The IDF on Sunday said it has thwarted an attempt by the Hamas terror group to hack male soldiers' phones by posing as young, attractive women on social media, striking up friendships and fooling them into downloading malware.
IDF Spokesperson Lt. Col. Jonathan Conricus said that the phones of dozens of soldiers had been infected in recent months, although he said the army detected the scam early on and prevented any major secrets from reaching the Islamic militant group.
"We do not assess there is any significant breach of information," Conricus said.
The IDF said this was the third attempt by Hamas to target male soldiers through fake social media accounts, the most recent previous attempt being in July 2018. But he said this latest attempt was by far the most sophisticated.
He said Hamas used a number of social media platforms including WhatsApp, Facebook, Instagram and Telegram to make contact with unsuspecting soldiers. Posing as young Israeli women on social media, the group struck up "friendships" with the soldiers, sending photos, texts and voice messages to them.
Hamas operatives created profiles for the fictitious women with Israeli-sounding names including Rebeca [sic] Abuksis, Eden Ben Ezra, Sara Orlova, Noa Danon and others.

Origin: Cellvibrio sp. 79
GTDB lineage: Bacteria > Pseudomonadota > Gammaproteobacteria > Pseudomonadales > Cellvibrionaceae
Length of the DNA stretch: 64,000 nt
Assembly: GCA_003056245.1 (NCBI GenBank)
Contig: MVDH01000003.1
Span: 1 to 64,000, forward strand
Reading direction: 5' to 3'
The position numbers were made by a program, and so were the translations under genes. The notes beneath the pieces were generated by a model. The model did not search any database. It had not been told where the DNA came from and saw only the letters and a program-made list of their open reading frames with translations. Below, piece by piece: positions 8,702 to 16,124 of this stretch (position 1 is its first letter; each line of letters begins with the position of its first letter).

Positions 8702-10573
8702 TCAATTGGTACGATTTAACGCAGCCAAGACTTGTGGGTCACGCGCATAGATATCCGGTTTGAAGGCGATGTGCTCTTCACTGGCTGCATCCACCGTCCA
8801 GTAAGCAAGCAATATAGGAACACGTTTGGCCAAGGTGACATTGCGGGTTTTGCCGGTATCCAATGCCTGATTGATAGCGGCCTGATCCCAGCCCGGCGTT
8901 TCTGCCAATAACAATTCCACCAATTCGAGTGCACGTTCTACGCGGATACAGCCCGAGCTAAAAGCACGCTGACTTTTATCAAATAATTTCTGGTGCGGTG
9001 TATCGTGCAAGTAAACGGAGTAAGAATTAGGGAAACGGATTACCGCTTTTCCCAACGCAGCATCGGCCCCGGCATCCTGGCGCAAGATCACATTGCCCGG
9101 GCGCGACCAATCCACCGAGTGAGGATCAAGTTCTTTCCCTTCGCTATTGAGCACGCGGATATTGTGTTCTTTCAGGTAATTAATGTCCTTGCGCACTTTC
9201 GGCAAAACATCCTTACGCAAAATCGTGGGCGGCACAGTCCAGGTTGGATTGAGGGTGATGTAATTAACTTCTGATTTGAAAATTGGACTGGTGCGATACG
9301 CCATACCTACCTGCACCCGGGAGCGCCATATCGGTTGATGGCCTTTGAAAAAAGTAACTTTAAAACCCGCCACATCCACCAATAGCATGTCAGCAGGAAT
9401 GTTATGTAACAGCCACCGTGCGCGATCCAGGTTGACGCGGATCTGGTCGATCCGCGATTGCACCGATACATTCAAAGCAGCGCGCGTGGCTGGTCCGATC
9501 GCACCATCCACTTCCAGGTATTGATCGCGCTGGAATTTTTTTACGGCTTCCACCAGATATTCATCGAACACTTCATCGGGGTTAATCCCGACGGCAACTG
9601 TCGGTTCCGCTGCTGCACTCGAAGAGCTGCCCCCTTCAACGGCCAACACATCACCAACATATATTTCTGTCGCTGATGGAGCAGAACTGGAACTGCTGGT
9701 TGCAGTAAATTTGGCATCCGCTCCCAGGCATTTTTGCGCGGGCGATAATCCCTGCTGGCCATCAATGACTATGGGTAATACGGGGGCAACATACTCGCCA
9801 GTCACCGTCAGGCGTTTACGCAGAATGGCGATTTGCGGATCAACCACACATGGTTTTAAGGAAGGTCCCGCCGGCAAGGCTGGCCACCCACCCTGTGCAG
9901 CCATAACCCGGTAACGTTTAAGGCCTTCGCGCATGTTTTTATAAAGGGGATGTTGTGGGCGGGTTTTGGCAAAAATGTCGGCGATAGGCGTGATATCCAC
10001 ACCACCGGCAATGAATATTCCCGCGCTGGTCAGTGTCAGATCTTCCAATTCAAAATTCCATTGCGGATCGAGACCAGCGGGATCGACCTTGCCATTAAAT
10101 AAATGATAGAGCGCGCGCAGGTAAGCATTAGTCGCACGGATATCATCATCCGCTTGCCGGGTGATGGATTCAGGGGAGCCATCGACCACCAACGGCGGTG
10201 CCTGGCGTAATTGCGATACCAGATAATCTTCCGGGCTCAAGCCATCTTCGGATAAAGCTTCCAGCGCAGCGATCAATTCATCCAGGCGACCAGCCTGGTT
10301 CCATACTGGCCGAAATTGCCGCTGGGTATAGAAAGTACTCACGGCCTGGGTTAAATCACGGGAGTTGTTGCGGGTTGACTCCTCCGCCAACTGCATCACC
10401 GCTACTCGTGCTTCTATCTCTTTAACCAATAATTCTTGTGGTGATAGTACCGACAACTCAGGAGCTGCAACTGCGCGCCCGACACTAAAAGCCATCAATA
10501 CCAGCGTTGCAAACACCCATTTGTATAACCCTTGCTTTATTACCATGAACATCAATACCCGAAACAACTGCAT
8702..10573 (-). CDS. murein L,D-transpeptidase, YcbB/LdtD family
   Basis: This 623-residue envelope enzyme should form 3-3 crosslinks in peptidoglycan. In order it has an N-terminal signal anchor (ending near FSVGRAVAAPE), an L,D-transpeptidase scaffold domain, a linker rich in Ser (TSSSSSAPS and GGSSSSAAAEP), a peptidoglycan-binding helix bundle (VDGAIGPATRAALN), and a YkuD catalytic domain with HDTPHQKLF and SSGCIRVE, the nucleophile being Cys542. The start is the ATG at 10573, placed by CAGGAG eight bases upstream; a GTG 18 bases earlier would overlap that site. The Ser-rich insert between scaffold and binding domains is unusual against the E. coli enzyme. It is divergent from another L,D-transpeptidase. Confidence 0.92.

These "women" claimed to be new immigrants to explain their poor Hebrew, and some even claimed to be deaf or hard of hearing as an excuse for texting instead of speaking directly on the phone, Conricus said.
The profiles appeared on multiple platforms, with the photos edited to make it difficult to trace them, giving the accounts additional authenticity.
"We see that the level of social engineering is much more advanced and sophisticated as compared to previous attempts done by Hamas," he said.
"We see that they're of course learning and upping their game."
Eventually, the "women" sent soldiers links and tried to persuade them to download what they said was an app similar to the Snapchat app in order to exchange photos that would quickly disappear from their phones. In reality, the links were to three malware programs - Catch&See, ZatuApp and GrixyApp - that allowed Hamas to gain access to the soldiers' phones.
Conricus said it was "very clear" that Hamas was behind the effort, with the malware linked to known Hamas servers and at least one of the profiles had been used in a previous scam by the group.
He declined to say how many soldiers had been targeted, but he did affirm that dozens had downloaded the malware.
New warnings were being sent out to soldiers, telling them not to talk to people they don’t know on social media, to avoid sharing classified information and to immediately alert an operational security officer or their commander if their phones begin behaving strangely.
Soldiers had reported the suspicious activity relatively early on, allowing the army and the Shin Bet security service to monitor their phones.